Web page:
Sunday, February 28, 2010
Currently some pictures from the recent Texas Scholastic State Championship have been posted in Facebook, however, if you have some more please inform Mr. Clemente Rendon so they can be posted.
The following link to the TCA Fan Page is http://www.facebook.com/#!/album.php?aid=145608&id=319655309705, actually that will take you to the album section, from there you can visit the rest of the Fan Page.
Please become a Fan and support the Texas Chess Association membership drive.
Friday, February 26, 2010
Her relocation to the North Texas region was a strategic move in order to provide her the tournaments she needs to meet her personal goals.
Thursday, February 25, 2010
Tuesday, February 23, 2010
Sunday, February 21, 2010
4TH PLACE FOR CLAUDIA MUÑOZ IN A FIELD OF 103 CHESS PLAYER AT THE TEXAS SCHOLASTIC STATE CHESS CHAMPIONSHIP
CLAUDIA FINISHES HER PARTICIPATION IN THE TEXAS SCHOLASTIC STATE CHESS CHAMPIONSHIP WITH 6 POINTS OF SEVEN POSSIBLE
Claudia finished with 6.0/7 points and still the only girl in the top boards in Texas. As soon as we know more information, we will inform our readers.
Saturday, February 20, 2010
DAY ONE OF THE TEXAS SCHOLASTIC STATE CHAMPIONSHIP ENDS WITH CLAUDIA IN THE TOP EIGHT OF 103 COMPETITORS
Claudia continues to be the best placed girl in the event as she is in the top eight of 103 competitors after day one. She will have to play a flawless day two in order to finalize the event with a great position in the final standings.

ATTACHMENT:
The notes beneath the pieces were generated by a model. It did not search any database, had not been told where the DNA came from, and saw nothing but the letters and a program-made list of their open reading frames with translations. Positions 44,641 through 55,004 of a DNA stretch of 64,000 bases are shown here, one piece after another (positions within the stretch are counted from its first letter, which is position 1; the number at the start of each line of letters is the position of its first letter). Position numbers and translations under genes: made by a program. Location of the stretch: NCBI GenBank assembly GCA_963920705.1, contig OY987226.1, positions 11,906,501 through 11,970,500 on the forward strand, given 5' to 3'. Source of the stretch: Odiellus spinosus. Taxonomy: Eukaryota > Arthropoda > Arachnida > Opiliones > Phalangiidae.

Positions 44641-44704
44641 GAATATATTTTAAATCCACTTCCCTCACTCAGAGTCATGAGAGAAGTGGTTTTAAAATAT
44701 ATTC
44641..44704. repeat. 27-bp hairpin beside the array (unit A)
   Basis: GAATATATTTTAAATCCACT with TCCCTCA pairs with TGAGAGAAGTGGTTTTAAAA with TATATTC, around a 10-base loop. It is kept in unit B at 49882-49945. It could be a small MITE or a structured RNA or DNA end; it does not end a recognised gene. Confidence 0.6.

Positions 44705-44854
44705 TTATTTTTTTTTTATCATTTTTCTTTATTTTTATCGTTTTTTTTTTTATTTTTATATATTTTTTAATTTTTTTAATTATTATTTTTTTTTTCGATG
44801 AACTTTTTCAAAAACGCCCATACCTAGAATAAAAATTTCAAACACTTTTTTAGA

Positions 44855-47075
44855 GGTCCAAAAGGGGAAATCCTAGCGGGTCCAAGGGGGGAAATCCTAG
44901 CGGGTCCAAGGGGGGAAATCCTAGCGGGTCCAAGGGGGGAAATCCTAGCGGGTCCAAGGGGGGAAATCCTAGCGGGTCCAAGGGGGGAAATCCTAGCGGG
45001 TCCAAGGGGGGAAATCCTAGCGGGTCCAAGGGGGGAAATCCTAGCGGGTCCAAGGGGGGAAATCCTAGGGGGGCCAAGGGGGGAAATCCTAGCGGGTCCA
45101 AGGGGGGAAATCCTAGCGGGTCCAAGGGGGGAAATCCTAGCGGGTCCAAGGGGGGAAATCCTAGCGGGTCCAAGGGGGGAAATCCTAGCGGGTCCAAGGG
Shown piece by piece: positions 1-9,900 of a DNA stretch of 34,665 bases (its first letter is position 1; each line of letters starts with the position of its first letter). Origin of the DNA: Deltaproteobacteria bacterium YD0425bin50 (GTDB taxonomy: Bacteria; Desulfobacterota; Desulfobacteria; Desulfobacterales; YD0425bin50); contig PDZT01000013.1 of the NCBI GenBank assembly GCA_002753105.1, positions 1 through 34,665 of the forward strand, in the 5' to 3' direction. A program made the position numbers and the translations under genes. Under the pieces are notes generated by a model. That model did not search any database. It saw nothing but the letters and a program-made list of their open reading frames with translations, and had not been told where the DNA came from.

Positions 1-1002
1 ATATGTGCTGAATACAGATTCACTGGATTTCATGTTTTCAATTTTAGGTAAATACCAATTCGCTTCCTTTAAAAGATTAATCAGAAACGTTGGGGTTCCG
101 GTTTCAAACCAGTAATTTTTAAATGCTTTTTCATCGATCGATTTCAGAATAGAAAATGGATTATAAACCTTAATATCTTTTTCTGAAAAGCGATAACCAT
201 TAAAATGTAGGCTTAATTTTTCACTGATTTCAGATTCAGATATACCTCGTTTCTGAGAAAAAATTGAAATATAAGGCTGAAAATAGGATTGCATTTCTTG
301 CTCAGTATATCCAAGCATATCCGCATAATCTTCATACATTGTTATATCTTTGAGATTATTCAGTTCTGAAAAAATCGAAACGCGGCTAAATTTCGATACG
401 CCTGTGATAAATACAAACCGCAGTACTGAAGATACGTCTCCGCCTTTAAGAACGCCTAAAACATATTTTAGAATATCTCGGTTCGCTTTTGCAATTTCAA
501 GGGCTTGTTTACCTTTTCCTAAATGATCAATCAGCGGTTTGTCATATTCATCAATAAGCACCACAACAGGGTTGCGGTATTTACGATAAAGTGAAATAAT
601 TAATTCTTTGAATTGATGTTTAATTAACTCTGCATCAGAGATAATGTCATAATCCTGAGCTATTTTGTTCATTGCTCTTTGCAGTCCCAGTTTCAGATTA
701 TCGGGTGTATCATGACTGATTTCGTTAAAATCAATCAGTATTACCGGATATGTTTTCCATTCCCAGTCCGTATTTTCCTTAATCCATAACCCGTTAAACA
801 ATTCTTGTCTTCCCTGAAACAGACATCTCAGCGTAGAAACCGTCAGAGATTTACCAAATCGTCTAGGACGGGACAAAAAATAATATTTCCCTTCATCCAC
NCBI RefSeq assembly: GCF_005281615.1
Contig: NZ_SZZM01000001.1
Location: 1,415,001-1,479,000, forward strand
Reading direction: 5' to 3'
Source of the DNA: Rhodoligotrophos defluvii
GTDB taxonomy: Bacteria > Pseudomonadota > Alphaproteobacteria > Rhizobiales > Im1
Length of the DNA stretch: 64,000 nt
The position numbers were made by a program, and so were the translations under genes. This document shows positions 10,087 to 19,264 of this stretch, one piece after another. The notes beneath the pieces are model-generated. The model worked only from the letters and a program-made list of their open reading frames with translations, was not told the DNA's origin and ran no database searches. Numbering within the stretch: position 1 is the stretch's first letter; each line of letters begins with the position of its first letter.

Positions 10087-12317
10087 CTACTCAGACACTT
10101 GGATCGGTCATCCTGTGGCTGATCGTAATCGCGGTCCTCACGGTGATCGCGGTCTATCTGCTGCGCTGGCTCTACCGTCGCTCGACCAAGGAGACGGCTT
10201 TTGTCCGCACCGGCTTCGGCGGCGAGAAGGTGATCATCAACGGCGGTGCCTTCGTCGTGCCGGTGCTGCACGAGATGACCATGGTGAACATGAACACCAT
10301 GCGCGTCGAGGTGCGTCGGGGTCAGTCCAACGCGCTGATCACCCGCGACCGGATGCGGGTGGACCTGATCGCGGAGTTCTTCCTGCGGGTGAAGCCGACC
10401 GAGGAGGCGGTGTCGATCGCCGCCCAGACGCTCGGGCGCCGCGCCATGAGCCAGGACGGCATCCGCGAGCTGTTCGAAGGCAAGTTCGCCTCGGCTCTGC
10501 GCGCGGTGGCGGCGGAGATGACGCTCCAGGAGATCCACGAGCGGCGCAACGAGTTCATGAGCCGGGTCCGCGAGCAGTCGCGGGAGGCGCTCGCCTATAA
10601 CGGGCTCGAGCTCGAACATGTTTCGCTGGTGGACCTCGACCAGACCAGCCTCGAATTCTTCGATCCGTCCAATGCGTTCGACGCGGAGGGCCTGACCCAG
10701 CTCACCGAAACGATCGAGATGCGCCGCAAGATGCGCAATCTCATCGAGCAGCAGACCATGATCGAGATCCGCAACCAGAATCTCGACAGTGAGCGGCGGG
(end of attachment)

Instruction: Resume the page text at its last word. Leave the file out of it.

We want to thank GM Susan Polgar for posting the article that the ¨WICHITA TIMES AND RECORD NEWS¨ published in today´s edition. It has been through GM Susan Polgar´s life and dedication as a female player, which has set an extroardinary example for Claudia. We not only thank her for contributing to American chess but also for providing a vision for girls chess. We provide you the link of her post today:
Friday, February 19, 2010
CLAUDIA LEAVES TO DALLAS THIS EVENING IN ORDER TO PARTICIPATE IN THE TEXAS STATE SCHOLASTIC CHESS CHAMPIONSHIP 2010
As of yesterday, 977 were pre-registerd for the event, 103 in Claudia´s category. She is listed as number 14, the only girl in that top 14 as well as the only Hispanic. We believe that when the tournament is over that will also change.
We wish a safe journey to all of the participants and their families.
Thursday, February 18, 2010
The Brownsville Herald